The LST-325 (Landing Ship, Tank), a World War II amphibious vessel designed to land battle-ready tanks, troops and supplies directly onto enemy shores, will once again be plying the waters, but this time, being towed as a floating memorial making a maiden educational voyage on the Mississippi
and Ohio rivers this summer. The LST-325 is one of only two World War II LSTs to be preserved in the United States and is crewed solely by veterans. Towing services are being provided by several barge companies including Kirby Corporation (KEX)
(Houston, TX); Luhr Bros. (Columbia, IL); Madison Coal and Supply (Charleston, WV); MEMCO Barge Line (Chesterfield, MO), and American Commercial Barge Lines (Jeffersonville, IN). Acquired by the USS LST Ship Memorial, Inc. in 2000, the LST-325 now serves as a museum and memorial ship for the men who bravely served their country aboard LSTs. Recreating a voyage made by LSTs in 1946 to thank workers who built many of the ships in America's heartland in the early 1940s, the LST-325 will launch a 78-day journey beginning June 3, 2003 in Mobile, Alabama. It will make ports of call in Vicksburg, MS; Memphis, TN; Cape Girardeau and St. Louis, MO; Evansville and Jeffersonville, IN; Paducah, KY, Greenville, MS, and New Orleans, LA, before returning to Mobile on August 19, 2003. With a total of 27 days underway, 51 total days in port, 78 total cruise days, 651.8 total hours underway and a total of 3,149.3 miles, the LST- 325 will offer public tours and ceremonies at each landside stop.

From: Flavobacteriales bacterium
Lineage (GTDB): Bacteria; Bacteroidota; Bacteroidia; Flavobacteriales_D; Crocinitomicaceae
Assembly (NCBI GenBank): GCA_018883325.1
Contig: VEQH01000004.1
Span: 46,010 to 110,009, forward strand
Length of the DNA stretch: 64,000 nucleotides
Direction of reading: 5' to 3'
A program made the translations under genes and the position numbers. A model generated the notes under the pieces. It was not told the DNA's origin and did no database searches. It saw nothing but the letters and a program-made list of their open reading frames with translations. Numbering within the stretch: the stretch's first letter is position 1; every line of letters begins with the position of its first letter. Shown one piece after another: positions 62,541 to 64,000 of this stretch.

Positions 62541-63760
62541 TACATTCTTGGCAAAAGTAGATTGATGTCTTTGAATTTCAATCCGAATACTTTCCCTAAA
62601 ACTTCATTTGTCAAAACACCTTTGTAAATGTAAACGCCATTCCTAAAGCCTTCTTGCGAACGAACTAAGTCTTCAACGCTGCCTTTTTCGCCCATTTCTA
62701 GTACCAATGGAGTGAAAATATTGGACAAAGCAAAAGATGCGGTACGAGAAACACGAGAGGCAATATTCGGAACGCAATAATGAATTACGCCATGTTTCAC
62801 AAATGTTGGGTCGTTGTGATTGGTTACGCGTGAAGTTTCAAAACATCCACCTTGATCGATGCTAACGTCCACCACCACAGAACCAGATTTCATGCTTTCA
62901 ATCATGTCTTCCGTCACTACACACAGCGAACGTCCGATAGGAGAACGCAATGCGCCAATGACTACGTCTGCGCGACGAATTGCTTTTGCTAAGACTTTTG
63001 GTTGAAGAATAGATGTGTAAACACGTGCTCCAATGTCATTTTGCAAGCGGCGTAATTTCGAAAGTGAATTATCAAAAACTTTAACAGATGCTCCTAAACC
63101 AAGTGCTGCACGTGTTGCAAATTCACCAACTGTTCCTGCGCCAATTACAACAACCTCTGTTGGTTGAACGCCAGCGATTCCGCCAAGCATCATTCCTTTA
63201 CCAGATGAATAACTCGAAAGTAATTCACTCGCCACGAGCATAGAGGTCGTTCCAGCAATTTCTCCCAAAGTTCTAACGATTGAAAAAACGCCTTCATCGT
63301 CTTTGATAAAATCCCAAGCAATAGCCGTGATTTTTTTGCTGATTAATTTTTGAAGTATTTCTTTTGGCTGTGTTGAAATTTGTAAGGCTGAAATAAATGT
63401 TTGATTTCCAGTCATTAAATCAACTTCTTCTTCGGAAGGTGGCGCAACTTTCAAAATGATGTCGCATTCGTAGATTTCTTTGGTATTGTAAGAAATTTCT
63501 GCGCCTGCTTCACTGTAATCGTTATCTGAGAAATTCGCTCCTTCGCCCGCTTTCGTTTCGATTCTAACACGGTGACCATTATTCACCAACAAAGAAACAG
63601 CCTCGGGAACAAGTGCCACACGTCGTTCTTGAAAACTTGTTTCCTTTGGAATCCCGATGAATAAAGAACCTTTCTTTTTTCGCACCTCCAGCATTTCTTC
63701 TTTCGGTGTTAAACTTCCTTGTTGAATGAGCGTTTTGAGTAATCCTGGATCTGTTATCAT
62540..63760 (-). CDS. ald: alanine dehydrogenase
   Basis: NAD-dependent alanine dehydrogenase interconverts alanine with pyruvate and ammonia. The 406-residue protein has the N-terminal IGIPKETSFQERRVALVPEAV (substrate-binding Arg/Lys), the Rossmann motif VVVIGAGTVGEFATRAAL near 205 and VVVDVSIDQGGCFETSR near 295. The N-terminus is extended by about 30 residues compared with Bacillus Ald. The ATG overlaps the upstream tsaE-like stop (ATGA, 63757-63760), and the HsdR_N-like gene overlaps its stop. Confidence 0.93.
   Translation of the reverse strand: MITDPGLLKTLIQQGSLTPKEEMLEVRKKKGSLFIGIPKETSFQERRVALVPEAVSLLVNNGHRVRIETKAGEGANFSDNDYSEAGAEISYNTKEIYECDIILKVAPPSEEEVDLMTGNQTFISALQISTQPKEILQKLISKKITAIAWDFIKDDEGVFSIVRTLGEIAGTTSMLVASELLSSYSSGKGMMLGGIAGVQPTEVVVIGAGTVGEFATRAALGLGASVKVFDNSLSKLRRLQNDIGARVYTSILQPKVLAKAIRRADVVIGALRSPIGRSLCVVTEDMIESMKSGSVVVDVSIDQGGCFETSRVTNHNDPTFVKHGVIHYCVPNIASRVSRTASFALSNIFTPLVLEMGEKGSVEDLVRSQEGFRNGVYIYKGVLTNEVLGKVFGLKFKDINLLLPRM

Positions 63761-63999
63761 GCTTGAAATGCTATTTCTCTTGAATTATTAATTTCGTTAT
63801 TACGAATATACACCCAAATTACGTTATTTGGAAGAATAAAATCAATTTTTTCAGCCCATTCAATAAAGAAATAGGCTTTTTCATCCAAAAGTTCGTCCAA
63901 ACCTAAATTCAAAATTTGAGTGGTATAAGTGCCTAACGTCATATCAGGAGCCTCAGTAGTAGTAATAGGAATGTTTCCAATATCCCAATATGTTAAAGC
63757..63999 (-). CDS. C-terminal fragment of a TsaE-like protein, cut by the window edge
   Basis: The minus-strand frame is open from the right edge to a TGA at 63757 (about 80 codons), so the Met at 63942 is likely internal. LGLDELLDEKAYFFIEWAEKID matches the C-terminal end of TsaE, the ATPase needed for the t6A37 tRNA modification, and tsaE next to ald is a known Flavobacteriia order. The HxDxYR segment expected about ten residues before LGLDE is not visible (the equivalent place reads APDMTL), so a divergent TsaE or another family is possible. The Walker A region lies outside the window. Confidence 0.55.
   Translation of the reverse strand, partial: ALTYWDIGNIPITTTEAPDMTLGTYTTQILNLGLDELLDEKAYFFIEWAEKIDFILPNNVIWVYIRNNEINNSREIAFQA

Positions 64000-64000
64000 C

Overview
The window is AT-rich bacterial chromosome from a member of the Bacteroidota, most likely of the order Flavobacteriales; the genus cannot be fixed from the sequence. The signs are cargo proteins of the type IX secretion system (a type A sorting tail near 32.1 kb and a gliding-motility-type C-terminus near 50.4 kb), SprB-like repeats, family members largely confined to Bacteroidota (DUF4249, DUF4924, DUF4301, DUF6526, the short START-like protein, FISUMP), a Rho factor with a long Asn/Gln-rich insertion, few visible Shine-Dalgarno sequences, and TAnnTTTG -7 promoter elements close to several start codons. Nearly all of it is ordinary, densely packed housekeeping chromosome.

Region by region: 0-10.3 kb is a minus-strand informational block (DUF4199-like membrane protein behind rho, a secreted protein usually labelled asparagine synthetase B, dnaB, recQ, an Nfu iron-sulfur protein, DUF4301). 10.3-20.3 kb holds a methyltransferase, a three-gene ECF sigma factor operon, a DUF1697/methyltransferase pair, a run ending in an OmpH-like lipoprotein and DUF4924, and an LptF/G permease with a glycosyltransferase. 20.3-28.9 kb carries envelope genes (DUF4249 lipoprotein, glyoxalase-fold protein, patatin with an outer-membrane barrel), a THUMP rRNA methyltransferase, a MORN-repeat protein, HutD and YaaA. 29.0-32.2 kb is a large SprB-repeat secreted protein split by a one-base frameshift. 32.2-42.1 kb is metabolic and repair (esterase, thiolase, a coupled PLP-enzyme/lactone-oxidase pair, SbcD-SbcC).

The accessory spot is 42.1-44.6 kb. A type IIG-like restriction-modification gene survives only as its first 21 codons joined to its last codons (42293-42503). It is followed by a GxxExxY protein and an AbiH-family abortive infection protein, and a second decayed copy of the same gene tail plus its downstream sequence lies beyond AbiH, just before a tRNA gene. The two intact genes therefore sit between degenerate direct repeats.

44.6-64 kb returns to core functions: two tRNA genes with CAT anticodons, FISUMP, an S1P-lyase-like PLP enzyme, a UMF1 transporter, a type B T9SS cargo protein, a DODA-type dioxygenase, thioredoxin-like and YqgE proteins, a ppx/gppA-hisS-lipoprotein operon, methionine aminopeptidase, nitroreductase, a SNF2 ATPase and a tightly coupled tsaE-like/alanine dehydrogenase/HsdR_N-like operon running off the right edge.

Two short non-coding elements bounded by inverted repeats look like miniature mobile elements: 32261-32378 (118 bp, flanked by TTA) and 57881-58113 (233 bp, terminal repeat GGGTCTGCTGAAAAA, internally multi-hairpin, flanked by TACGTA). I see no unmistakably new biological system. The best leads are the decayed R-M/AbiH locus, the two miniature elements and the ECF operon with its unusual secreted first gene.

Launched on October 27, 1942 and commissioned on February 1, 1943, the LST-325 has a rich history, serving in the World War II invasions of North Africa, Salerno, Sicily, and Normandy. In 2000, the ship was saved from a Greek scrap yard, to which it had been sold, and brought back to the U.S. with a crew made up of World War II veterans with an average age of 72.
"The restoration of the LST-325 for its upcoming voyage on the Mississippi and Ohio rivers will
allow visitors from all over this country and the world to pay tribute to the proud voyages of yesteryear and to the men who so bravely served aboard these great war ships," said Bob Jornlin, Captain of the LST-325.